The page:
Analyse different ways in which you would establish ground rules with your learners, which underpin behaviour and respect.
Ground rules form boundaries; setting rules is important because they determine a respectful code of conduct for teachers and learners. These rules help manage and provide structured lessons in a safe environment for students to learn. Working in a calm and respectful atmosphere gives learners the freedom to express their opinions without fear of prejudice. Francis & Gould (2009:22) agree that `learners need a sense of structure and will feel psychologically safer if they know where they stand`. Therefore, it is important for teachers to set ground rules with adults because it helps them commit to the agreed rules and they are more likely to adhere to them. Giving adults the responsibility to decide for themselves what is appropriate and respectful within the group will give them a sense that their contribution is valued and sense of ownership. According to Knowles et al (2005), children are parent and teacher led because how and what they learn is determined for them. Adults, however, have gained the legal right to take responsibility for their actions and decide how and what they learn for themselves.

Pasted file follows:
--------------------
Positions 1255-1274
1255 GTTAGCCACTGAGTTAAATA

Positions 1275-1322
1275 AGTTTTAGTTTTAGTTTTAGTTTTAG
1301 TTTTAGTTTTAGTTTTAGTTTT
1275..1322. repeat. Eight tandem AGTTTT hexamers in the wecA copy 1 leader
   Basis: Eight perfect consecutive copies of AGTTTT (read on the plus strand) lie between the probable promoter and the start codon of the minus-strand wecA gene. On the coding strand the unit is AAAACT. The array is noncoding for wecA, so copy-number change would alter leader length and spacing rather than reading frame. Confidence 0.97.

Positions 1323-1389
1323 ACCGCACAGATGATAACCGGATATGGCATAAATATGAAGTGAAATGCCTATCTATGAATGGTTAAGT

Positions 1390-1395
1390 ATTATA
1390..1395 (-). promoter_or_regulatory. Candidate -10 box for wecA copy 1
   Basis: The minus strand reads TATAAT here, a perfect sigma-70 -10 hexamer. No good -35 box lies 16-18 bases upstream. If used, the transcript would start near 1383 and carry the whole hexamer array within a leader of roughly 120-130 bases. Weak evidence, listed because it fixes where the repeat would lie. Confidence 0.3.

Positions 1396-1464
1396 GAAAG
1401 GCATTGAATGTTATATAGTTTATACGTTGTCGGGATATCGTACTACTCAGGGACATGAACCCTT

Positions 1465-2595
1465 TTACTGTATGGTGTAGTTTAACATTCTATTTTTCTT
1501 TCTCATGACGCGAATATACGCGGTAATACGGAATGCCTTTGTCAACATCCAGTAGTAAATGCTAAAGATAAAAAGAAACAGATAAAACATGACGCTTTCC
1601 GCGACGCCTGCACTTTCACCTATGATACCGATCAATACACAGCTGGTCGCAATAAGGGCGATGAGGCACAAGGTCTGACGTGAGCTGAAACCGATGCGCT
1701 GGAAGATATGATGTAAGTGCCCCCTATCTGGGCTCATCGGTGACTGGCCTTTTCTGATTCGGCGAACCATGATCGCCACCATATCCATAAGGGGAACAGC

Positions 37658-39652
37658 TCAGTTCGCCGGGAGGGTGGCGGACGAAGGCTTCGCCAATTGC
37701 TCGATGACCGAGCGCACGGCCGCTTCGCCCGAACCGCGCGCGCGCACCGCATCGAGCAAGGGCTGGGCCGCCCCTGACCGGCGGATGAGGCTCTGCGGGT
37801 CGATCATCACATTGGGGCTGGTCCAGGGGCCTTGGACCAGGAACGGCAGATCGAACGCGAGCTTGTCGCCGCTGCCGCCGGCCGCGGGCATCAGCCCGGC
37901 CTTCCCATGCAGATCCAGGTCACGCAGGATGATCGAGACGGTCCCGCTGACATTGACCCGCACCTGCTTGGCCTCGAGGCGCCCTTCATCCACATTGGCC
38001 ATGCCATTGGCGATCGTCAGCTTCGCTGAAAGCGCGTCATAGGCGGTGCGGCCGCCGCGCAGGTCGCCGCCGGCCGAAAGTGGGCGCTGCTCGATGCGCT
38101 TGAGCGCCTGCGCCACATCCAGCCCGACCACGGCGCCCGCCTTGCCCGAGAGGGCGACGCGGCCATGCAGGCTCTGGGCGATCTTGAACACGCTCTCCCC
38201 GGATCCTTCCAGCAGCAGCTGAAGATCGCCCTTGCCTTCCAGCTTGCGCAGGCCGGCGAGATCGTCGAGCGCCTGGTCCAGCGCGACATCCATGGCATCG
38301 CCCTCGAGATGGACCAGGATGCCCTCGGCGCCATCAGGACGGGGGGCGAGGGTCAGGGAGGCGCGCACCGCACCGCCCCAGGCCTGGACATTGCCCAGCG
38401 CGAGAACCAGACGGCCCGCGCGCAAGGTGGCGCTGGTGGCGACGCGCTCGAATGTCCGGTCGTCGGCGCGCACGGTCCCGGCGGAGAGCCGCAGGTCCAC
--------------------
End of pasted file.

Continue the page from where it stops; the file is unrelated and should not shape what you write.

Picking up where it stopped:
Discussing different ways and methods of establishing ground rules with learners will help them understand why they are used and their relevance. According to the City and Guilds pre-course activity book (2011:4) there are three ways for setting ground rules: `Teacher imposed, Personal rules and Negotiated`,
Teacher imposed rules underpin what is expected from the learners; punctuality, assignment deadlines, adhering to various rules imposed by legislation such as Health and Safety procedures, obligations under the various Acts as well as the Institution’s charter. These non-negotiable rules form the basis upon which the running of courses and institutions effectively run.
Personal rules hands over ownership of some self-imposed rules to each individual member of the group. Such rules include deciding upon time for writing assignments and usually draw from the student’s own ideas and life experiences.
Negotiated allows mutually agreed terms between the group and teacher; These include drinking water during lesson, allocated period for breaks and dress code. Methods such as, group games, designing banners, or written lists could be used to establish ground rules producing a relaxed and inclusive atmosphere. Gravells (2011) recommends group activities when negotiating ground rules. She mentions the need to understand the difference between imposed and negotiated rules and points out that setting ground rules early can prevent misunderstandings and underpin appropriate respectful behaviour expected from learners.
Negotiated ground rules is the method I prefer to use when teaching First Aid. However, I have to impose some rules because